Hearing a commotion in another room, they forcibly entered it to find a man holding a knife over another woman.
Police say their new policy of having guns stored in lockboxes in police cars saved the woman's life.
The Council for Civil Liberties says the acceptance of weapons may encourage the public to arm themselves too.
Prisons and police cells to face UN scrutiny
A United Nations torture-prevention delegation is visiting New Zealand and inspecting prisons and police cells for an international appraisal, the first time the UN sub-committee has visited New Zealand.
New Zealand is a signatory to the Optional Protocol to the Convention Against Torture. The Subcommittee on Prevention of Torture and other Cruel, Inhuman or Degrading Treatment or Punishment (SPT) comprises 25 independent experts, including High Court Justice Lowell Goddard although she is not part of the delegation.
The protocol, which New Zealand signed in 2007, is designed to ensure the country meets its obligations under international law to prevent torture or ill treatment of people detained by the state. Sub-committee members visit participating countries to see institutions where people are detained including police stations, immigration centres, prisons and mental health facilities.
Chief Human Rights Commissioner David Rutherford said the visit provided a valuable opportunity to get some independent, expert advice on how well New Zealand protected the rights of those in detention and whether improvements could be made.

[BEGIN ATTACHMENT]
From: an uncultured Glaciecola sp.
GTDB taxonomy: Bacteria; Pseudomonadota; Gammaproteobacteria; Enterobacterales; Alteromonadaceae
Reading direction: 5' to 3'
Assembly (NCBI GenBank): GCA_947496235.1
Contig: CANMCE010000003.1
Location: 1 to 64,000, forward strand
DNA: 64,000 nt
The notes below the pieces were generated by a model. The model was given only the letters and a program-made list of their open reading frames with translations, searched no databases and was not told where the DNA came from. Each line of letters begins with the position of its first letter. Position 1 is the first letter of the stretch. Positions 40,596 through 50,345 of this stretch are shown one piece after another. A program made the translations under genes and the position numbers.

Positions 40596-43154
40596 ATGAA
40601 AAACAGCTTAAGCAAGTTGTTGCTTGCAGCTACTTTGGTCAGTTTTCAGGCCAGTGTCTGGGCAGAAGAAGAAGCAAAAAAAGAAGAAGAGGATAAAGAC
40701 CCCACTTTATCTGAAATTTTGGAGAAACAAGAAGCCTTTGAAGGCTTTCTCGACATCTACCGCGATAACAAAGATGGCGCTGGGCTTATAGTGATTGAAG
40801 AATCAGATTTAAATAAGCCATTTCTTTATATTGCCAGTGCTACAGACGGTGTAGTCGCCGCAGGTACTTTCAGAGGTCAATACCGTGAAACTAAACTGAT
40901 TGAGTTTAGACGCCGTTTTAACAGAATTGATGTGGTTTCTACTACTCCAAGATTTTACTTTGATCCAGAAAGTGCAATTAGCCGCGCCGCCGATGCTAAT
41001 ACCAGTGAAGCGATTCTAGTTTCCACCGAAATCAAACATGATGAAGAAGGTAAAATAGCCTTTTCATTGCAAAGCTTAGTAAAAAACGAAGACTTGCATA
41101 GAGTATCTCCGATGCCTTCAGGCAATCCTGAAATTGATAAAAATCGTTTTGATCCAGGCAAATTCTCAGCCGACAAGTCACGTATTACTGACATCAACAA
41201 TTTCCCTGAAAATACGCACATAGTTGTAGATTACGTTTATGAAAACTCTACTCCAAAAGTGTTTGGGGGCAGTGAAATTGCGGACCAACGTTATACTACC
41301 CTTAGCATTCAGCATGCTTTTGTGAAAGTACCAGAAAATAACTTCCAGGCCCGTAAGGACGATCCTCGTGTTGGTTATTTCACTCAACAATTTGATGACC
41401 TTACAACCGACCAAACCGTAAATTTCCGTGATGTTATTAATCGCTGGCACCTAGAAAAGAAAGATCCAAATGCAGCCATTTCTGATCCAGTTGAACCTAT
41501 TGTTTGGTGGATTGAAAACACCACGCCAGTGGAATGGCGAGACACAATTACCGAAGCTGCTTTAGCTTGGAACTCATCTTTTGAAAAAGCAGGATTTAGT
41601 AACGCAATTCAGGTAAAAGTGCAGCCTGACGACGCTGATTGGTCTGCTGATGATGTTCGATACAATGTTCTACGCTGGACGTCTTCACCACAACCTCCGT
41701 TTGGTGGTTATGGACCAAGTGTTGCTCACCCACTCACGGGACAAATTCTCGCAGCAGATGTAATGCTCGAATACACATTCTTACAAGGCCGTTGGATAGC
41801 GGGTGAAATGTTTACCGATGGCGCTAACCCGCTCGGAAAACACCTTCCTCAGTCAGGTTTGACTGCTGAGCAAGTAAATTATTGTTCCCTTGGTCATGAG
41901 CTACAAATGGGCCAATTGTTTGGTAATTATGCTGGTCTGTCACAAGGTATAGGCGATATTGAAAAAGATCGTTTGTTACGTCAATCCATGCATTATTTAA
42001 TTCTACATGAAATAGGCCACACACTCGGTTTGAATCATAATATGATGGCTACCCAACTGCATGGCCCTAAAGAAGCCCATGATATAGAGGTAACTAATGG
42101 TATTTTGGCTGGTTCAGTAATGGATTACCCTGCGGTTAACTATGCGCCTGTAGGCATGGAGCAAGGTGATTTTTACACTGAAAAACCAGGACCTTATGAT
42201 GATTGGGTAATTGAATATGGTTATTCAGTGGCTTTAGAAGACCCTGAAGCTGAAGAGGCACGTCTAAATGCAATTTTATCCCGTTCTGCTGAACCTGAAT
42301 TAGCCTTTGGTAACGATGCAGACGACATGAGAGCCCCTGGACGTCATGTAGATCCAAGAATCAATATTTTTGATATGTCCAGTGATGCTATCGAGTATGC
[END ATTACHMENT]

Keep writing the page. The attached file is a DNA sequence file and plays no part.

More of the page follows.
Southland Times 7/5/13
Rise In Workplace Racism Is Unacceptable
The chief executive of the Equal Employment Opportunities Trust says figures from the Human Rights Commission over the last five years show that discrimination and harassment on the grounds of race or colour occurs most commonly in the work place and is on the rise.
Bev Cassidy-Mackenzie says in 2010 there were 59 complaints of racial harassment and 44 of them stemmed from employment, and last year, of the 71 complaints, 44 came from the workplace.
“Racism surrounding employment comes in many different forms – some job seekers were not given work due to their ethnicity, others suffered racist comments and abuse at work while others were treated badly because of their accent,” said Ms. Cassidy-Mackenzie, further adding that it is not acceptable to advertise a job specifying that applicants must have English as their first language.
“I hear of racist slurs such as a staff member being told to ‘go back home where you came from’. This is ridiculous as New Zealand has an increasingly diverse population and Auckland, for example, has nearly 200 different ethnicities in its workforce,” she also noted and warned that companies need to make the most of people from different countries and cultures as there’s an ageing population and a looming skills shortage.
Maori tattoo not allowed by Air New Zealand
An applicant for an air hostess position was turned down by Air New Zealand because of her ta moko on her lower arm.
Claire Nathan said she was told tattoos that could not be covered by the uniform were unacceptable and added that she never thought her ta moko - depicting her heritage and her two children - would limit her career choices.
Air New Zealand said that tattoos were seen as "frightening or intimidating" in many cultures, but The Human Rights Commission says "a person of Maori descent may not be denied employment, entry to premises, or declined service because they wear moko visibly".
New Zealand Herald 28/5/13
Surveillance law changes criticised
Under new changes in the Government Communications Security Bureau and Related Legislation Amendment Bill, the Government Communications Security Bureau (GCSB) will be able to assist the Security Intelligence Service (SIS), Police or Defence Force where they were acting within their own laws.